Balsamic vinegar: Balsamic vinegar is made from fermented grape must and is often used in salad dressings, marinades, etc.
White vinegar: White vinegar is made from distilled grain alcohol, giving the vinegar a sharp, tangy flavour. It is often used for cleaning or household remedies, but also for pickling.
Red wine vinegar: As the name suggests, red wine vinegar is made from fermented red wine. Similar to balsamic, this vinegar is often used in salads, but also for sauces or stews.
Rice vinegar: Rice vinegar has its origins in Asia and is, as you can tell by the name, made from fermented rice. This vinegar is mild and a bit sweet and is used in a lot of Asian dishes, particularly sushi rice.
Champagne vinegar: Champagne vinegar is the result of fermenting champagne. This light, delicate vinegar is often used in dressings or sauces.
Malt vinegar: Malt vinegar is actually made from malted barley, which gives this vinegar a very rich flavour. Oftentimes, this vinegar is used in British cuisine for dishes such as fish and chips.
Fun & curious facts about vinegar
The word vinegar comes from the French word ‘vin aigre’, which means sour wine.
Vinegar has been used for thousands of years – the first known use of it was by the Babylonians in 5000 BC to preserve food and make beverages.
Vinegar is not only used for food, but also for cleaning, removing stains, and even repelling insects.
Vinegar in the Blue Zones
Vinegar is used in various cultures and cuisines all around the world, but some countries, such as Japan, use vinegar more than others. In Japan, vinegar is used in a variety of dishes, like sushi rice, pickled vegetables, or salad dressing. In Japan, they often use Japanese rice vinegar, which is relatively mild and a bit sweet.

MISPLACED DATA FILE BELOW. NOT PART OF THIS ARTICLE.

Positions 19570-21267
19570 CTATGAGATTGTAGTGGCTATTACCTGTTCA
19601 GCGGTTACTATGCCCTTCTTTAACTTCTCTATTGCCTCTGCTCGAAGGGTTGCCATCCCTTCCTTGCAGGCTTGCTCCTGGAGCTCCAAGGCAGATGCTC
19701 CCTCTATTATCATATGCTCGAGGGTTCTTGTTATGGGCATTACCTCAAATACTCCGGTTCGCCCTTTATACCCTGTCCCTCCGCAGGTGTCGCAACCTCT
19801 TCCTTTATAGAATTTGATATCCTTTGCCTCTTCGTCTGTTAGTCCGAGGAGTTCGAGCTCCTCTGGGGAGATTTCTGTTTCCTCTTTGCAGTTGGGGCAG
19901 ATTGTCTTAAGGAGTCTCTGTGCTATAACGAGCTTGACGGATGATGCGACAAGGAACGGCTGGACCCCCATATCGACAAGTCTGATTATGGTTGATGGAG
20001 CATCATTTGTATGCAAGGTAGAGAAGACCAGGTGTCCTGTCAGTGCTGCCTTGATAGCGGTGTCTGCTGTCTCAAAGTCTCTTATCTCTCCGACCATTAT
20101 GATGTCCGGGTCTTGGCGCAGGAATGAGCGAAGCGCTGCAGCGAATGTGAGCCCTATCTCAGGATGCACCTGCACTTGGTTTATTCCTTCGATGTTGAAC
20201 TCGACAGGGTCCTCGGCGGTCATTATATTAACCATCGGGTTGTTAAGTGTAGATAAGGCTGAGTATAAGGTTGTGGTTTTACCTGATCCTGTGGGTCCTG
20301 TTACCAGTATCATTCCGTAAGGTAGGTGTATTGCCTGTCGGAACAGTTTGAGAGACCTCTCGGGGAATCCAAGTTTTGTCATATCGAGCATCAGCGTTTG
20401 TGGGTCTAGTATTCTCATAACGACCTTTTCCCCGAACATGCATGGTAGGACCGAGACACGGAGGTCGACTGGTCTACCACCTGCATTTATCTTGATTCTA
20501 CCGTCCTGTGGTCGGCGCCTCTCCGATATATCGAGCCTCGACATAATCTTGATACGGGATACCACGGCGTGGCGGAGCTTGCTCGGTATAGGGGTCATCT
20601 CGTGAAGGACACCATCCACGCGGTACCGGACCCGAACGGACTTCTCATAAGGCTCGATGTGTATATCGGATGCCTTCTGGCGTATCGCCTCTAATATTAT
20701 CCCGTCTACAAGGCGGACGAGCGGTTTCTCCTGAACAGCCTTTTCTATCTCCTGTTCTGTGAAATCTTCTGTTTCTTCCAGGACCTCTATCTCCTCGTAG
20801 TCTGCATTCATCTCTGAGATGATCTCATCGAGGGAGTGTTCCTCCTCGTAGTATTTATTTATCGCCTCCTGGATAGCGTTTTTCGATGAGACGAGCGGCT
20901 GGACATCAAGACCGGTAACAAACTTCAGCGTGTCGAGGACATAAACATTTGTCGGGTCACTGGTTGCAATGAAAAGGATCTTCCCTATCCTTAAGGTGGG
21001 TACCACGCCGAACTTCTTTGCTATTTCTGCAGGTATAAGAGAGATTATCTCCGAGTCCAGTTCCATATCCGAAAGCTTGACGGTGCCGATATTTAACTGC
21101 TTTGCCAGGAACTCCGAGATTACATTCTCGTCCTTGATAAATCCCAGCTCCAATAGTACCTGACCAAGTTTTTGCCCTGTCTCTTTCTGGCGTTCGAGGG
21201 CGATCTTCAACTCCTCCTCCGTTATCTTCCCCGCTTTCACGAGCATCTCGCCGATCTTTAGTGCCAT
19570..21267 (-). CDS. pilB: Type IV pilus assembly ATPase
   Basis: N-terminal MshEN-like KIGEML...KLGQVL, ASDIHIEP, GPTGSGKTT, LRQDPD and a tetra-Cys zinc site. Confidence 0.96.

Let’s sum vinegar up
Vinegar is an amazing food that can potentially be used to lose weight, improve insulin sensitivity, and lead to improved cardiovascular health. On the downside, the acid in vinegar may cause enamel erosion, which is why using a straw is your best bet when approaching this substance. Depending on your body, you may feel a loss of appetite or some nausea when consuming vinegar, and you should keep in mind to always dilute it to avoid potential harm to your throat.
All in all, vinegar is a great addition to your diet that might yield many health benefits along the way.
Not enough? Here is more from our colleagues!
If you want to find out more about vinegar, we recommend you read the book ‘The Obesity Code’ by Doctor Jason Fung. He is a specialist physician, nephrologist, and New York Times best-selling author of ‘The Complete Guide to Fasting’, ‘The Diabetes Code’ and ‘The Cancer Code’. Dr. Fung has experience treating thousands of patients for decades and shares his insights on weight loss, diets, nutrition, type 2 diabetes reversal, and intermittent fasting.
The below is Dr. Jason Fung’s short and informative video on how vinegar helps weight loss.